Umar Farouk Abdulmutallab was arrested on Christmas Day for the attempted bombing of an aircraft on a flight to Detroit from Amsterdam. Had he succeeded in his mission, it would have been an act of terrorism causing mass murder on an appalling scale.
What induced this behaviour remains a mystery. He has not emerged from a background of deprivation and poverty. He came from one of Nigeria’s wealthiest families. He was privately educated, and to a high level. He gained admission to University College London, where he studied mechanical engineering with business finance between 2005 and 2008, and was president of the UCL student Islamic Society in 2006-07.
The events of Christmas Day came as a complete shock to the UCL community. Those who taught him have described him as a well-mannered, quietly spoken, polite and able young man. He was provided with the usual high standard of pastoral care, but his tutors observed no aberrant behavioural issues. The same picture is painted by his fellow students – here was an ordinary student.
Elements of the British press have taken a different line. Mr Abdulmutallab studied at UCL, therefore he must have been “radicalised” at UCL; after all, according to The Daily Telegraph, “[e]ven though Abdulmutallab is not even a British citizen, he was still allowed to be elected president of the Islamic Society at [UCL]”. And more: “It is easy to imagine that the authorities at UCL took quiet pride in the fact that they had a radical Nigerian Muslim running their Islamic Society. You can’t get more politically correct than that. They would therefore have had little interest in monitoring whether he was using a British university campus as a recruiting ground for al-Qaida terrorists such as himself.”
This is quite spectacular insinuation. And without so much as a shred of evidence in substantiation. The Telegraph blog that follows the publication of this piece displays quite disturbing Islamophobia, anti-immigration rants and even postings calling for the bombing of UCL itself.
Other UK newspaper comment accuses us at UCL of being “complicit” in the radicalisation of Muslim students; and, again, of “failing grotesquely” to prevent extremists from giving lectures on campus. Mr Abdulmutallab’s presidency of the UCL student Islamic Society is further condemned for having provoked debate about the war against terror. It is a delicious irony that a theme that has sold so many national newspapers should now be declared by them to be unacceptable for student debate.
The US media, on the other hand, have in general been studiously careful in reviewing facts and in ensuring that comment is underpinned by evidence.
Their example needs to be more widely observed.
What is needed is a sober and thorough assessment. We are currently providing all assistance to the authorities, and I am setting up a full independent review of Mr Abdulmutallab’s time at UCL. If any evidence emerges of a wider malign impact on him or by him, we shall certainly take appropriate action.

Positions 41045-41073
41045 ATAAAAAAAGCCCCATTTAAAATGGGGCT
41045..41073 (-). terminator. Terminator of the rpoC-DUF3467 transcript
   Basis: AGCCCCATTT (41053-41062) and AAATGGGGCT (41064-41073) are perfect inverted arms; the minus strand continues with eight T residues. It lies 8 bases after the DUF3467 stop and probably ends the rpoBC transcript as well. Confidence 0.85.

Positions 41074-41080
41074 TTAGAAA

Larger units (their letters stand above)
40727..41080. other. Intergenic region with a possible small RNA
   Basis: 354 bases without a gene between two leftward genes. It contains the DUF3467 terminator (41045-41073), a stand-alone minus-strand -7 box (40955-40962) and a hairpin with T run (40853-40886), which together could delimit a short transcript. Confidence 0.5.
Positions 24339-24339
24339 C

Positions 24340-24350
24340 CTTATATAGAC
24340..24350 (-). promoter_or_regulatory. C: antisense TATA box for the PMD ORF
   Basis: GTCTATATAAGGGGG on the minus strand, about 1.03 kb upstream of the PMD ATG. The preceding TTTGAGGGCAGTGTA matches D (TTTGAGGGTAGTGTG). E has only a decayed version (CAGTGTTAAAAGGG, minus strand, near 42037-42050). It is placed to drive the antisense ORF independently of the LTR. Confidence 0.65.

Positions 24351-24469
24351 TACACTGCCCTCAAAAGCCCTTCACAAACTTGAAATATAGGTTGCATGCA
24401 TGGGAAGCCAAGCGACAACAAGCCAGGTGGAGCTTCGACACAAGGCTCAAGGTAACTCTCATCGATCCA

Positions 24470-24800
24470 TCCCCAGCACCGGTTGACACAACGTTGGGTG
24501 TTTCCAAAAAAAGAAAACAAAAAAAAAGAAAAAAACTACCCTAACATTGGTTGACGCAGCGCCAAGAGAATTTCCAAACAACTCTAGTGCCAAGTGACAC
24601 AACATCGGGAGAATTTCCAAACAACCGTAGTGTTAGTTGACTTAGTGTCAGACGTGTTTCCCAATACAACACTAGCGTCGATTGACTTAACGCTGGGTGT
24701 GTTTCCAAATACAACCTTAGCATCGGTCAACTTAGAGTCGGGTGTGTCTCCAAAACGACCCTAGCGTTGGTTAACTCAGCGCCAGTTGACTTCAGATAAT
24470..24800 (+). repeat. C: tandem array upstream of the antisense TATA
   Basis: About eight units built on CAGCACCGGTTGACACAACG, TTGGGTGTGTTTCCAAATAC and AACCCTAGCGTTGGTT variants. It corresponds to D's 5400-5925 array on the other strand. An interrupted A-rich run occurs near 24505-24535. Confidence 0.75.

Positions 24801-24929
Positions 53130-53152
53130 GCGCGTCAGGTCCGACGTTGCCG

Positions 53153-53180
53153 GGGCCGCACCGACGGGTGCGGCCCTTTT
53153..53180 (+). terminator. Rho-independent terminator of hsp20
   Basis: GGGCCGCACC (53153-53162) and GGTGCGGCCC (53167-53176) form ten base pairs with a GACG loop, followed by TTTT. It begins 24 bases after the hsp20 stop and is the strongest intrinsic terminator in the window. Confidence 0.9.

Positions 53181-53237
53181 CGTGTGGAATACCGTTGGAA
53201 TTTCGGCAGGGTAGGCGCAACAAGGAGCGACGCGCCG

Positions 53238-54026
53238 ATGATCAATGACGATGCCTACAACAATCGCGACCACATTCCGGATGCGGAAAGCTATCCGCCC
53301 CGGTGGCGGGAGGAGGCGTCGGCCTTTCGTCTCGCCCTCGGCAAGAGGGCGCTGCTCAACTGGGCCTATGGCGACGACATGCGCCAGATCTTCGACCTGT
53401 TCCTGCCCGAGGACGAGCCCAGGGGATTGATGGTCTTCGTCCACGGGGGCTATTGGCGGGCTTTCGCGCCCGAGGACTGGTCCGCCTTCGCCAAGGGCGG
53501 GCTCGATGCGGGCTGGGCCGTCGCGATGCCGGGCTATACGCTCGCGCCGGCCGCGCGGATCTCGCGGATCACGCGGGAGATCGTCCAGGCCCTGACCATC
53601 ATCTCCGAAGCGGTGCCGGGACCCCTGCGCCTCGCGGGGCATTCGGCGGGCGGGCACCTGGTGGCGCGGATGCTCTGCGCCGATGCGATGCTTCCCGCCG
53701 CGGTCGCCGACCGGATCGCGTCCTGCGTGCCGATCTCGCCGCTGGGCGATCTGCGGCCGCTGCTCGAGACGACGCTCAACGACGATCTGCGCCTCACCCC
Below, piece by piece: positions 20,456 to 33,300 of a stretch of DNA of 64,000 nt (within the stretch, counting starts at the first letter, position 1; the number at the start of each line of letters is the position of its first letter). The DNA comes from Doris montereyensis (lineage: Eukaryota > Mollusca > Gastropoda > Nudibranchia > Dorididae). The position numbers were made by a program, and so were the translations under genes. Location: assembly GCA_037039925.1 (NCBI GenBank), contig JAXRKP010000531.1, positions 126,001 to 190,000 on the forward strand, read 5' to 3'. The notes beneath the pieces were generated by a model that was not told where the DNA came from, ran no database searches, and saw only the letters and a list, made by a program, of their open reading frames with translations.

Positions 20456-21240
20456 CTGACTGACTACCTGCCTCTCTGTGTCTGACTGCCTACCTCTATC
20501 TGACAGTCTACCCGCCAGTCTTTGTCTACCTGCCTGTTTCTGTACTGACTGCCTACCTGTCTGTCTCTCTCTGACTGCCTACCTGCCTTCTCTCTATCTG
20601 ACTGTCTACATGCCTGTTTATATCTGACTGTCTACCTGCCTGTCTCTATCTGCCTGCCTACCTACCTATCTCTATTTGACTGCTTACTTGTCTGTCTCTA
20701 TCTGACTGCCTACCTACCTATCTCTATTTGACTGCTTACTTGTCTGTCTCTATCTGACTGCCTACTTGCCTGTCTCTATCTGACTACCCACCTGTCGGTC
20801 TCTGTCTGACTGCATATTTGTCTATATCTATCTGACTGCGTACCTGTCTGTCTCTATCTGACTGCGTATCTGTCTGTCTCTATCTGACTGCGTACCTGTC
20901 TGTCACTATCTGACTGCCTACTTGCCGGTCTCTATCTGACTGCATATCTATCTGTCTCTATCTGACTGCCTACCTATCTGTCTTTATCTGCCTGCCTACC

Where we will not yield, however, is in our commitment to the fundamental values of a university: to the equality of opportunity that was enshrined in UCL’s foundation in 1826 as the first university in England to admit students without reference to class, race or religion. We have always been a secular institution, and we will continue to admit students on academic merit alone.
Nor will we accept restrictions on freedom of speech within the law. There is no question but that we will continue to allow our students to form clubs and societies for all legitimate pursuits, and encourage the vigorous debate, disputation and criticism that is central to the very concept of a university.
We will also continue to guarantee freedom of speech on campus for visiting speakers. The example cited by the UK press of our “grotesque failure” to prevent an extremist from speaking on campus is simply untrue. It involves a recent case in which an Islamic preacher, Abu Usama, with views considered abhorrent by many, was invited to speak at the UCL Union. Once the wider issues around his views became known, the invitation was swiftly withdrawn by the students and the event did not take place. I might add, however, that had that not occurred I would have intervened because the invitation had not been issued in accordance with our Code of Practice for freedom of speech on campus, which reflects the obligations imposed upon us by the Education (No 2) Act 1986.
There is a narrow line that we must walk between securing freedom of speech on the one hand and safeguarding against its illegal exercise on the other, such as in the incitement of religious or racial hatred. There is nothing unique in this for universities. We – and our students – are subject to the law in the same way as newspapers.
The events of the past few days put all British universities on notice, not only of the need to maintain vigilance against the misuse of the liberties we protect, but also of the astonishing lack of comprehension on the part of some of our news media – and no doubt far more widely – about the unique character of universities as institutions where intellectual freedom is fundamental to our missions in education and research.
I cannot resist one final irony, not yet picked up by the press, which is that the UCL faculty of engineering sciences in which Mr Abdulmutallab studied is today a major global centre for research and training in counter-terrorism. It runs a masters degree in that subject and has pioneered new technologies for airport safety and tracking. Universities are fully in the real world.
Malcolm Grant is president and provost, University College London.